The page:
The Dark Knight Rises diminishes in quality the more time you spend away from it. I remember upon leaving the cinema feeling it was fine – that there were huge problems with it, sure, but Christopher Nolan had more or less succeeded in creating the awesome spectacle he had intended to. The Dark Knight Rises is nothing if not grand – in an attempt to outdo The Dark Knight he has piled on a huge cast of players, an entire army of antagonists led by Tom Hardy’s Bane, a score even more seat-rumbling than Inception’s and more wheeling shots of Gotham’s skyline than you can shake a stick at. But the effect is somewhat blinding – you end up overlooking the small details because you’re constantly having the epic sweep shoved in your face. Spend some time thinking about the film afterwards, though, and the cracks start to appear, and eventually send the whole thing crumbling to the ground.
A lot of people don’t see the point of best-of lists. I’ve had many a conversation with people where they argue that lists like Sight and Sound’s best-ever films poll tend toward mediocrity, that the same films will always rise to the top, and more interesting, but underseen and underappreciated, films will never get a look in. The argument is quite valid – the problem with these kind of polls, especially when they’re as large as Sight and Sound’s, is that though each individual ballot may be an interesting, challenging selection, the mean of the lot is always going to be a little blah. Film is a unique medium in that it’s both relatively new and vastly overpopulated, and great films are often overlooked for films with broader appeal.
Still, though, I can’t help poring over lists. The Sight and Sound one may be the largest and most definitive, but I also love Slant’s alternative “100 Essential Films” list, best-of-the-decade lists large and small, and every December I get a little crazy contrasting and comparing critics’ year-end lists. It’s not that I think that there’s some kind of objective, quantifiable “best film”, but seeing people jostle toward defining a canon is really interesting to me, however unnecessary it may be. It’s like seeing the dialogue of film laid out on the page, with all its history and its ebbs and flows, and while the Sight and Sound poll’s final top 100 only tracks the medium’s sharpest peaks, when you dig down into each individual ballot you can see something that resembles the full spectrum.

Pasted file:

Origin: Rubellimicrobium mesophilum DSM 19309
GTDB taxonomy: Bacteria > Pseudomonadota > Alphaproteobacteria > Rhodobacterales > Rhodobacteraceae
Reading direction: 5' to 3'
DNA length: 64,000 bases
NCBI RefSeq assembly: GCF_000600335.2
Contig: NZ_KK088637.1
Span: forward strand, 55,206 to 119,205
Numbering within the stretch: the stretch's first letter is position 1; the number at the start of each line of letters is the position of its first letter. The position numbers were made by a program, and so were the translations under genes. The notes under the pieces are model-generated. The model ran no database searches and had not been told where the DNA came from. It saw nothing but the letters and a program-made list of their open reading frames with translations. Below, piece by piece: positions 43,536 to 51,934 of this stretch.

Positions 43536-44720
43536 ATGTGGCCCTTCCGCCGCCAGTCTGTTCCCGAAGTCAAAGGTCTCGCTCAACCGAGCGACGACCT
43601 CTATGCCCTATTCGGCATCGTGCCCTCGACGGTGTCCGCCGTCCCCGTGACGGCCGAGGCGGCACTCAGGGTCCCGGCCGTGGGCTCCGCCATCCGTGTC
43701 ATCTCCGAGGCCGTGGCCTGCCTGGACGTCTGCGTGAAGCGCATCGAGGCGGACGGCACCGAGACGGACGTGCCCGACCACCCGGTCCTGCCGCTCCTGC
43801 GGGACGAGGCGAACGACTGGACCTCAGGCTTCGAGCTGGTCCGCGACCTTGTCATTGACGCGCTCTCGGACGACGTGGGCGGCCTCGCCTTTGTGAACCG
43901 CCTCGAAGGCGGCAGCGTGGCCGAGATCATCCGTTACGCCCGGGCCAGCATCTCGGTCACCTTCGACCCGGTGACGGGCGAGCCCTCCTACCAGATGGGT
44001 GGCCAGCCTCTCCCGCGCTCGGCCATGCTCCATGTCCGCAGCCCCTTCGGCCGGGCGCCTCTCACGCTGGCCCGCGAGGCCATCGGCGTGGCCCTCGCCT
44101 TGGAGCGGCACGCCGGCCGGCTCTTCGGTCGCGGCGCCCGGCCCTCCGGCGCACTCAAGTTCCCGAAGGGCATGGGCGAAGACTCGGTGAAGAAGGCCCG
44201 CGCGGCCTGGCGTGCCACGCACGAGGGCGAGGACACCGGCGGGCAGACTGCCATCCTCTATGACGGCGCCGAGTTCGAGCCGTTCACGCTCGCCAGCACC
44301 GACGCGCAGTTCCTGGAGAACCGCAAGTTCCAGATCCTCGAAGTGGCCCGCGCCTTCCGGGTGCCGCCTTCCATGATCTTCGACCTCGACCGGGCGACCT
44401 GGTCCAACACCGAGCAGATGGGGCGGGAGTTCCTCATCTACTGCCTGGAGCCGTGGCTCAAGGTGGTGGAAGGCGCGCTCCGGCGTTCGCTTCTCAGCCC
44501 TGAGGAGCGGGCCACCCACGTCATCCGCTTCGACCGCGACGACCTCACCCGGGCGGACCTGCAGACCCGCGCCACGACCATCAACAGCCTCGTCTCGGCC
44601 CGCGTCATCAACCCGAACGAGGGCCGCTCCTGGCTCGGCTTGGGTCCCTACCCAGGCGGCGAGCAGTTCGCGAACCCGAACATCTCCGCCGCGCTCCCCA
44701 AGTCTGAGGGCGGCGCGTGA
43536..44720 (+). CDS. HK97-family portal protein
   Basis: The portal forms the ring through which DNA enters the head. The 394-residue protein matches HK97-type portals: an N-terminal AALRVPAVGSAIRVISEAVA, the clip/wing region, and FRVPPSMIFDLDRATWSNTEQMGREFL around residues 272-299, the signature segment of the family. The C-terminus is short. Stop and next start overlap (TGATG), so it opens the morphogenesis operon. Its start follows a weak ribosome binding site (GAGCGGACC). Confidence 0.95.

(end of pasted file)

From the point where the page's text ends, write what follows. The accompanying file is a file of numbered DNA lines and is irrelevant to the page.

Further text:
And with that in mind, I’ve endeavored to create my own top ten. It’s hard for me, because I feel like there’s so much I have yet to see that I can’t honestly say that I feel like enough of an authority on the subject, but I can but try. And while these films are in no particular order, I can tell you that the first two choices here are constantly wrestle for my personal favourite film, at least for now.
I don’t intend to write about TV too often here, as the volume of serious television criticism on the internet is close to saturation point and I’m not sure what I could bring to the table. However, I’ve decided to to briefly diverge from my usual film-talk to champion a TV series that ended nine years ago and has such a huge cult following that no one really needs to talk about it anymore. When people talk about great seasons of US drama you tend to get the usual suspects time and time again: season one of The Sopranos, season two of Deadwood, season three of Breaking Bad, season four of The Wire, etc. One television season that I rarely see standing alongside those giants, though, season five of Buffy the Vampire Slayer.